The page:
Major League Baseball not a fan of placeshifting
In this article: baseball, digital media summit, DigitalMediaSummit, fans, George Kliavkoff, GeorgeKliavkoff, l.a., los angeles, LosAngeles, major league baseball, MajorLeagueBaseball, mlb, placeshifting, portable video, portablevideo, Rich Buchanan, RichBuchanan, sling media, slingbox, SlingMedia, streaming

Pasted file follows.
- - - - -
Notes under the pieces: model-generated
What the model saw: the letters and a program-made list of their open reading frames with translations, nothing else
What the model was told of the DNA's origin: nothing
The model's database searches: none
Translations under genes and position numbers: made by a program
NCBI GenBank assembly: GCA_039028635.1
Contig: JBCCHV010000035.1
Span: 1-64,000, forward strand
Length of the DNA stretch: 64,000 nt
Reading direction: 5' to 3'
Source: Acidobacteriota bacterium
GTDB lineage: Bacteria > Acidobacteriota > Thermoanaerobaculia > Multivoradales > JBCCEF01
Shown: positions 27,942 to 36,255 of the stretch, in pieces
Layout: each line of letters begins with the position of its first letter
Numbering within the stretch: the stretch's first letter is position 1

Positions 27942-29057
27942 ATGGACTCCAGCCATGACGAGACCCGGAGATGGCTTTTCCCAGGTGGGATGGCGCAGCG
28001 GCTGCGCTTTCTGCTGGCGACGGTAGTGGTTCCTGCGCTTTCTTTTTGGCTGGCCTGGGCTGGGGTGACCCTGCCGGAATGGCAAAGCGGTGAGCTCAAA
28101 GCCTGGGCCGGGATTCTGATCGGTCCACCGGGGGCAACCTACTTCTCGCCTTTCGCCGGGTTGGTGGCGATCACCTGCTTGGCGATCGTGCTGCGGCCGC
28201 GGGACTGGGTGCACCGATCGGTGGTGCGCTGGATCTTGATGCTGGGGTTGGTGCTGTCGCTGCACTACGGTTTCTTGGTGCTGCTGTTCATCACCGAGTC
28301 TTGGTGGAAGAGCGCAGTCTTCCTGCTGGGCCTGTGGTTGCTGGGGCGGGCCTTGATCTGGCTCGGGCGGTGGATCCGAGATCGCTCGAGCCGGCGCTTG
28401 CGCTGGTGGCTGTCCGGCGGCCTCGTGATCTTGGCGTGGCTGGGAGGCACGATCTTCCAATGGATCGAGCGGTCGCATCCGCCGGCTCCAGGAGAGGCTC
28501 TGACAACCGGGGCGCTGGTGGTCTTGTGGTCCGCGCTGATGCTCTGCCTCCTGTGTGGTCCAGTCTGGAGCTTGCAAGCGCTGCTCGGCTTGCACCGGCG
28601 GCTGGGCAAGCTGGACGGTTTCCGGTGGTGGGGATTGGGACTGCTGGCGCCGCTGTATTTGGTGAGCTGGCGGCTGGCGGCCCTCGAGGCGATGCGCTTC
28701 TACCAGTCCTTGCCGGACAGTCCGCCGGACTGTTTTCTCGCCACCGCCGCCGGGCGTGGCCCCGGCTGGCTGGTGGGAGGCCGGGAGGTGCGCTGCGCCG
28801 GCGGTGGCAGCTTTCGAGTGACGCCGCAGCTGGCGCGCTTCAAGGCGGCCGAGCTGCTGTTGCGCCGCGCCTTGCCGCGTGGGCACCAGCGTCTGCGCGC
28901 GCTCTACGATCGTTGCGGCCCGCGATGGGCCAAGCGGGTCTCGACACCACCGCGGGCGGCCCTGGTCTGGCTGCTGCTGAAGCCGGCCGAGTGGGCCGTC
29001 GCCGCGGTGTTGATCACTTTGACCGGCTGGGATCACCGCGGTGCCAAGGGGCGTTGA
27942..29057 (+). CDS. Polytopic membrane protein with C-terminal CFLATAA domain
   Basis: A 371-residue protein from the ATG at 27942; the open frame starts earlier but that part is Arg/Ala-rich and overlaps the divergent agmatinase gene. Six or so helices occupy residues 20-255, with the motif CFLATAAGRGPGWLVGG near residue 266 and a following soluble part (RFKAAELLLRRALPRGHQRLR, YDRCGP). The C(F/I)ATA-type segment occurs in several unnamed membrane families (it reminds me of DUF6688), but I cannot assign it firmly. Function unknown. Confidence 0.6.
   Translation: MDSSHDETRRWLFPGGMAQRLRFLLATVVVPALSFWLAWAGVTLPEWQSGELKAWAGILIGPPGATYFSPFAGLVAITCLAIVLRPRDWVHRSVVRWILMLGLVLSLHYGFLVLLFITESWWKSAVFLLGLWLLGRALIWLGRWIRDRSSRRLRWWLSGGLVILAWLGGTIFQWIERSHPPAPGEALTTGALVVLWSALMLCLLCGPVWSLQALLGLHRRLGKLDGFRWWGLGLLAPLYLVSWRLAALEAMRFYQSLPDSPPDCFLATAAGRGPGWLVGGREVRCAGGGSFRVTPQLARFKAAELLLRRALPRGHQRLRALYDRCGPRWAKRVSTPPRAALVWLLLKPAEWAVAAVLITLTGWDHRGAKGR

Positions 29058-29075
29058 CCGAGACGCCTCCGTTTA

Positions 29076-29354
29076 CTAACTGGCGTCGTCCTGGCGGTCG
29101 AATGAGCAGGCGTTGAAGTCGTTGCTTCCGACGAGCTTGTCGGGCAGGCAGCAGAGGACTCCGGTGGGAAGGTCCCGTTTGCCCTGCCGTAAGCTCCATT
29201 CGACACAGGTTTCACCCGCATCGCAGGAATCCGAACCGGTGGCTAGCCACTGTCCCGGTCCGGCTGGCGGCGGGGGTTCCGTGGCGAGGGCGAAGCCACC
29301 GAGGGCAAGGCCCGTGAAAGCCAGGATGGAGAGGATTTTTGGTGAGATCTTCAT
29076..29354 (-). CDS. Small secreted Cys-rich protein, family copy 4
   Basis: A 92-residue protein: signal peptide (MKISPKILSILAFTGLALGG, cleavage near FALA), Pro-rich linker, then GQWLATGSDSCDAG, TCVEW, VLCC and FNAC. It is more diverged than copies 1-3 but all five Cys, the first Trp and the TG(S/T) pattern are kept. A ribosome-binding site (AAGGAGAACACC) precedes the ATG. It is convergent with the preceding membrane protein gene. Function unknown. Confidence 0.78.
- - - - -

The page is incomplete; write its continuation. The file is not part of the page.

After alienating fans with long strikes and doped-up players, you'd think that Major League Baseball would be wise to make moves towards recapturing its lost fan base; instead, recent comments by an executive from MLB's media division indicate that baseball may be intending to further sour relations with its customers by cracking down on the placeshifting of televised games. Speaking at this year's Digital Media Summit in LA, MLB Advanced Media executive VP George Kliavkoff went toe-to-toe with fellow panel member and Sling Media marketing VP Rich Buchanan, arguing that Slingbox customers are "violating the scope of their [cable and satellite] user agreements" when they rebroadcast content out of their home market. The whole issue seems rather silly to us, as baseball is essentially complaining that you're somehow screwing a local affiliate by watching an out-of-market game when you're traveling to its city, even though the sport as a whole is still benefiting from your viewership and the vast number of placeshifters probably ensure that no net eyeballs are actually lost. Note to MLB: Cricket is starting to look more and more attractive every day.
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